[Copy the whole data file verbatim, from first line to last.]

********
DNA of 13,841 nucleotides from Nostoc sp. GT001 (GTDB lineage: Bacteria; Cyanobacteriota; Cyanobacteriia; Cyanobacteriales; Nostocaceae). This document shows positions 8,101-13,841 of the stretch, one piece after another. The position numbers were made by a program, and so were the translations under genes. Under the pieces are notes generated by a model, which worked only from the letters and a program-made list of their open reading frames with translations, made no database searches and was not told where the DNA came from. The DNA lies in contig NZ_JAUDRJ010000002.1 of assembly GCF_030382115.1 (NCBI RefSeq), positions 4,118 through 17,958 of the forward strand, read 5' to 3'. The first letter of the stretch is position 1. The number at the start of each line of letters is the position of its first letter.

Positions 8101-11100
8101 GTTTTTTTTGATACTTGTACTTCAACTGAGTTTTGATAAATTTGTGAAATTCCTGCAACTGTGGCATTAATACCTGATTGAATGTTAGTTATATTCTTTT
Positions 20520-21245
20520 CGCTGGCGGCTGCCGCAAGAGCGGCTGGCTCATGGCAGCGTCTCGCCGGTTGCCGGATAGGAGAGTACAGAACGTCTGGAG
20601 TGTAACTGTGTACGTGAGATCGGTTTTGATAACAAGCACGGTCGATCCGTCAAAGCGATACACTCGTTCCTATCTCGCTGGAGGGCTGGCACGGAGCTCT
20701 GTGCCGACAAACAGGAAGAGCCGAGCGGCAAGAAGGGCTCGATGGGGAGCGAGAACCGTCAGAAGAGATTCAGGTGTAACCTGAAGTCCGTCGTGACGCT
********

DNA of 13,841 nucleotides from Nostoc sp. GT001 (GTDB lineage: Bacteria; Cyanobacteriota; Cyanobacteriia; Cyanobacteriales; Nostocaceae). This document shows positions 8,101-13,841 of the stretch, one piece after another. The position numbers were made by a program, and so were the translations under genes. Under the pieces are notes generated by a model, which worked only from the letters and a program-made list of their open reading frames with translations, made no database searches and was not told where the DNA came from. The DNA lies in contig NZ_JAUDRJ010000002.1 of assembly GCF_030382115.1 (NCBI RefSeq), positions 4,118 through 17,958 of the forward strand, read 5' to 3'. The first letter of the stretch is position 1. The number at the start of each line of letters is the position of its first letter.

Positions 8101-11100
8101 GTTTTTTTTGATACTTGTACTTCAACTGAGTTTTGATAAATTTGTGAAATTCCTGCAACTGTGGCATTAATACCTGATTGAATGTTAGTTATATTCTTTT
Positions 20520-21245
20520 CGCTGGCGGCTGCCGCAAGAGCGGCTGGCTCATGGCAGCGTCTCGCCGGTTGCCGGATAGGAGAGTACAGAACGTCTGGAG
20601 TGTAACTGTGTACGTGAGATCGGTTTTGATAACAAGCACGGTCGATCCGTCAAAGCGATACACTCGTTCCTATCTCGCTGGAGGGCTGGCACGGAGCTCT
20701 GTGCCGACAAACAGGAAGAGCCGAGCGGCAAGAAGGGCTCGATGGGGAGCGAGAACCGTCAGAAGAGATTCAGGTGTAACCTGAAGTCCGTCGTGACGCT